2020 marks the 150th anniversary of women at UC Berkeley. The 150W History Project is an online portal celebrating the many accomplishments, watershed moments, and contributions of women at Berkeley illustrated by archives! Many departments across campus are participating in this initiative by submitting archival documents, memorabilia, and photographs to tell the stories of the women that came before them. The Environmental Design Archives (EDA) is excited to be contributing to this amazing project by showcasing some of the collections that we currently hold including the Julia Morgan Collection.
During the week of February 17-21, the EDA was invited to “take over” the UC Berkeley Instagram account. This weeklong take over emphasized the importance of Morgan’s contributions to architecture in the Bay Area and beyond. The EDA took viewers on a journey from Morgan’s education as a student in the College of Civil Engineering at the University of California, Berkeley where she also studied drawing with architect Bernard Maybeck (the architecture program would not be created for another six years) and followed her through a lifetime of “firsts”.
Following her graduation in 1894, with Maybeck’s encouragement, Morgan went to Paris to attend the École des Beaux-Arts and in 1901, where she became the first woman to graduate with a certificate in architecture.
Returning to the Bay Area, she worked for John Galen Howard, the UC Berkeley campus Architect and became the first woman in California to earn her architectural license, opening her San Francisco office in 1905.
Fun fact: It was the 1906 earthquake and fire in San Francisco that launched Morgan’s career. With her background in Civil Engineering and knowledge of reinforced concrete, she was sought after for her expertise. Many of her buildings survived the disaster while the rest of the city crumbled and burned. One of these projects was the bell tower on the campus of Mills College in Oakland!
Morgan is well known for her residences, but she also designed numerous institutional buildings such as churches, schools, hospitals, university buildings, swimming pools and a series of YWCA buildings.
On Sunday, March 1 Curator of the EDA, Chris Marino, joined the Annenberg Community Beach House to present "The Many Firsts of Julia Morgan: A Look at the Environmental Design Archives' Collection" for their annual Julia Morgan Legacy Event. Chris presented a look at Morgans’s life and career by showing the materials within the EDA’s collection. Following the talk, guests were able to visit the Morgan designed Guest House with the Santa Monica Conservancy docents. The Beach House pool is one of the remaining elements from the historic Marion Davies Estate. During the summer months, visitors can pay a small fee to use the pool and layout in the summer sun!
One of Morgan's largest commissions was William Randolph Hearst's La Cuesta Encantada, popularly known as Hearst Castle, in San Simeon. In 1919 she began work on the lavish and enormous compound, a project that continued for nearly twenty years and was never fully completed. Other designs for Hearst included a commercial building in San Francisco, his Wyntoon estate in Siskiyou County, the unbuilt San Francisco Medieval Museum, a residence for Marion Davies in Santa Monica, and the Babicora Hacienda in Mexico.
Although the exact number of Julia Morgan projects is unknown, during her career she is believed to have designed more than seven hundred buildings, most of which were constructed. She closed her office in 1951 at the age of seventy-nine. In 2014, more than 50 years after her death, Morgan was awarded the AIA Gold Medal for Architecture, the first woman to receive the prestigious honor.
Julia Morgan continues to be a source of inspiration for students, designers, historians, and those who simply appreciate architecture. She designed many buildings for institutions serving women and girls, including YWCA buildings and buildings for Mills College. Ivan Natividad, of Berkeley News, writes about this in his just-published article “Berkeley’s Julia Morgan collection shows alumna designed spaces for women” which can be viewed on the Berkeley News website.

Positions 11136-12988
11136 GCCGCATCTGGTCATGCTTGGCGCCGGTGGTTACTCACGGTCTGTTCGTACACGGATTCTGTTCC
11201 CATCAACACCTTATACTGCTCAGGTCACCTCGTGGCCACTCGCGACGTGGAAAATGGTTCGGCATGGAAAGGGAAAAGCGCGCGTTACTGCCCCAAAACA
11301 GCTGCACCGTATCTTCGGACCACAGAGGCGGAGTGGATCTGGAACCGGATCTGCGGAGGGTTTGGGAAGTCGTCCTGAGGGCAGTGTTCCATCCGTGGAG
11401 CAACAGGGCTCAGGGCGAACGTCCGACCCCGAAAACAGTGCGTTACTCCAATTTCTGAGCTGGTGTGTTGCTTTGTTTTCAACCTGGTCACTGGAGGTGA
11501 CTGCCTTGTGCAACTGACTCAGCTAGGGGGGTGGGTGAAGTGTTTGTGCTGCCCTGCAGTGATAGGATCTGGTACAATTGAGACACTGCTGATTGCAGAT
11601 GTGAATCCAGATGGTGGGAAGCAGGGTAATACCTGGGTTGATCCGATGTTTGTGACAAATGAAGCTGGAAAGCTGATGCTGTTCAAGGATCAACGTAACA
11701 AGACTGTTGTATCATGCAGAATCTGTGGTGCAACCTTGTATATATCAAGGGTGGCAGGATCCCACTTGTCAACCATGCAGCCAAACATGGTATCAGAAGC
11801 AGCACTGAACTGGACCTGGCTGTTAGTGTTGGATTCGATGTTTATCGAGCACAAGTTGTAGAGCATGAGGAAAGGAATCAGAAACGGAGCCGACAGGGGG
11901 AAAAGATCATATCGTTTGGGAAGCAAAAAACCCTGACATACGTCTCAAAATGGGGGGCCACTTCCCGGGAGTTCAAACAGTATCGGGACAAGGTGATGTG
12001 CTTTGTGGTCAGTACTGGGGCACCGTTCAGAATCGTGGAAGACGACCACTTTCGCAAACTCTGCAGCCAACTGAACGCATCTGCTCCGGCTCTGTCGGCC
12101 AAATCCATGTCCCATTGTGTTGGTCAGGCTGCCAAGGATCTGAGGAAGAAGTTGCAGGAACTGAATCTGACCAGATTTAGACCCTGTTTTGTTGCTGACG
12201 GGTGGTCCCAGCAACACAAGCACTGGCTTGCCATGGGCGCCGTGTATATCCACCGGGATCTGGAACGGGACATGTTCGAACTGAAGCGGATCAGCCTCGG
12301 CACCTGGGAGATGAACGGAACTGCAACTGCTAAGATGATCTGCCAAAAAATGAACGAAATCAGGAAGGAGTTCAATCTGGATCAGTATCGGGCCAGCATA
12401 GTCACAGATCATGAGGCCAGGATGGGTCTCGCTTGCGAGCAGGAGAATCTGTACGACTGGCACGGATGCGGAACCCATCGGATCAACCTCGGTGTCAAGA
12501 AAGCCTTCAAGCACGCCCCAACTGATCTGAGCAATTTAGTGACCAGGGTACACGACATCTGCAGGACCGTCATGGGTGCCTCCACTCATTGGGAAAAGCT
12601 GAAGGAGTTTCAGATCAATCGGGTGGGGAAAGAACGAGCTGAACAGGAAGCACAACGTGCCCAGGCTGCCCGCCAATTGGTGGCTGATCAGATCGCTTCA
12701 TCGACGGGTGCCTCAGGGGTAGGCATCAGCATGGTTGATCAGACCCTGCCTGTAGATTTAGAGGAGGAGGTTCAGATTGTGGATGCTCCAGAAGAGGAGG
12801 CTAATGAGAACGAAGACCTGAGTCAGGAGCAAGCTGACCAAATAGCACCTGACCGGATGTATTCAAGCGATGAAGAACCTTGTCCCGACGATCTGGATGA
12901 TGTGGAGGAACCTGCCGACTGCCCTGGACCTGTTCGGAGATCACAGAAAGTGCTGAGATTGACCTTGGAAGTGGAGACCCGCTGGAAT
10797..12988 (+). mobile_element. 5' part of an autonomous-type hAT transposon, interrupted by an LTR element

While many of us might pass by a Morgan designed home or building on our daily commutes the EDA is excited to share the many contributions of Julia Morgan to those across the country and even the world. Our social media take over was viewed by more than 450,000 people! If you missed it, we have added it to our Instagram highlights for your viewing pleasure. The EDA is also a contributor to Calishpere, an online gateway to digital collections from California's great libraries, archives, and museums, where you can view many of the Morgan projects that have been digitized as well as browse our other collections.
Last year the EDA received an additional donation of materials from the family of Willa Cloys Carmack. We are excited to announce that this material will begin to be processed in January 2020 and will be available to researchers by the end of the spring semester! These materials, which include correspondence, photographs, plant lists, reference files, and travel paraphernalia, will greatly enhance the collection and provide greater insight into the career of Willa Cloys Carmack.
Willa Clair Cloys Carmack (1889-1968) was one of the first women to graduate with a degree in Landscape Architecture from UC Berkeley, which at that time was part of the Department of Agriculture under the direction of Professor John Gregg. After graduating with her degree in 1916, she is listed in the Berkeley City Directory, in 1917, as a Landscape Architect.
Willa Cloys was an only child, born November 1, 1889, in the Midwest. Her father, Edward H. Cloys was a building contractor and the family moved to California around the late nineteen-teens. By 1925, Willa married Robert M. Carmack, and based on the 1930 census they had two children, John and Sarah. [i] Throughout her career, which spanned more than thirty years, she secured several large estate commissions in and around Hillsborough, schools in San Leandro, the San Jose Women's Club, city parks in Petaluma, and a subdivision called Felton Gables in Menlo Park, among others. During the Depression, Cloys taught landscape design at the California School of Gardening, a school started by and for women in Hayward in 1926 and lectured at California garden clubs. She was also a founding member of the California Horticultural Society.